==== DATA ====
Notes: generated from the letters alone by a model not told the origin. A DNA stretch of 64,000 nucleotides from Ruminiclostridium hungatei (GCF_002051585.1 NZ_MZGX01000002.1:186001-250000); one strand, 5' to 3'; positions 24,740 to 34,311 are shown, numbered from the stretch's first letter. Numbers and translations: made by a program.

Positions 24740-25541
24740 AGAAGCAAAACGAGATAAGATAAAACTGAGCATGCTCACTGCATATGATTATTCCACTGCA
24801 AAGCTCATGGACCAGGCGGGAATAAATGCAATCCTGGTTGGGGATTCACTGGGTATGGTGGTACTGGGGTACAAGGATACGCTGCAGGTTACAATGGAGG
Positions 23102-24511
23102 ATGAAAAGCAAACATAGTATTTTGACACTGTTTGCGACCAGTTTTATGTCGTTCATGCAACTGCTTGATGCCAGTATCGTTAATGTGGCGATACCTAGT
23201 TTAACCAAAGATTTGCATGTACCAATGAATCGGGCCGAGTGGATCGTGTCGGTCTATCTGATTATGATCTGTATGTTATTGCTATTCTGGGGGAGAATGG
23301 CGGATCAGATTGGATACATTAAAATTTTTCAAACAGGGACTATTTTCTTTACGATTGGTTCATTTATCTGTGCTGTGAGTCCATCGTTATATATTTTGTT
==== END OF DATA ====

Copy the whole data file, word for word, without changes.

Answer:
Notes: generated from the letters alone by a model not told the origin. A DNA stretch of 64,000 nucleotides from Ruminiclostridium hungatei (GCF_002051585.1 NZ_MZGX01000002.1:186001-250000); one strand, 5' to 3'; positions 24,740 to 34,311 are shown, numbered from the stretch's first letter. Numbers and translations: made by a program.

Positions 24740-25541
24740 AGAAGCAAAACGAGATAAGATAAAACTGAGCATGCTCACTGCATATGATTATTCCACTGCA
24801 AAGCTCATGGACCAGGCGGGAATAAATGCAATCCTGGTTGGGGATTCACTGGGTATGGTGGTACTGGGGTACAAGGATACGCTGCAGGTTACAATGGAGG
Positions 23102-24511
23102 ATGAAAAGCAAACATAGTATTTTGACACTGTTTGCGACCAGTTTTATGTCGTTCATGCAACTGCTTGATGCCAGTATCGTTAATGTGGCGATACCTAGT
23201 TTAACCAAAGATTTGCATGTACCAATGAATCGGGCCGAGTGGATCGTGTCGGTCTATCTGATTATGATCTGTATGTTATTGCTATTCTGGGGGAGAATGG
23301 CGGATCAGATTGGATACATTAAAATTTTTCAAACAGGGACTATTTTCTTTACGATTGGTTCATTTATCTGTGCTGTGAGTCCATCGTTATATATTTTGTT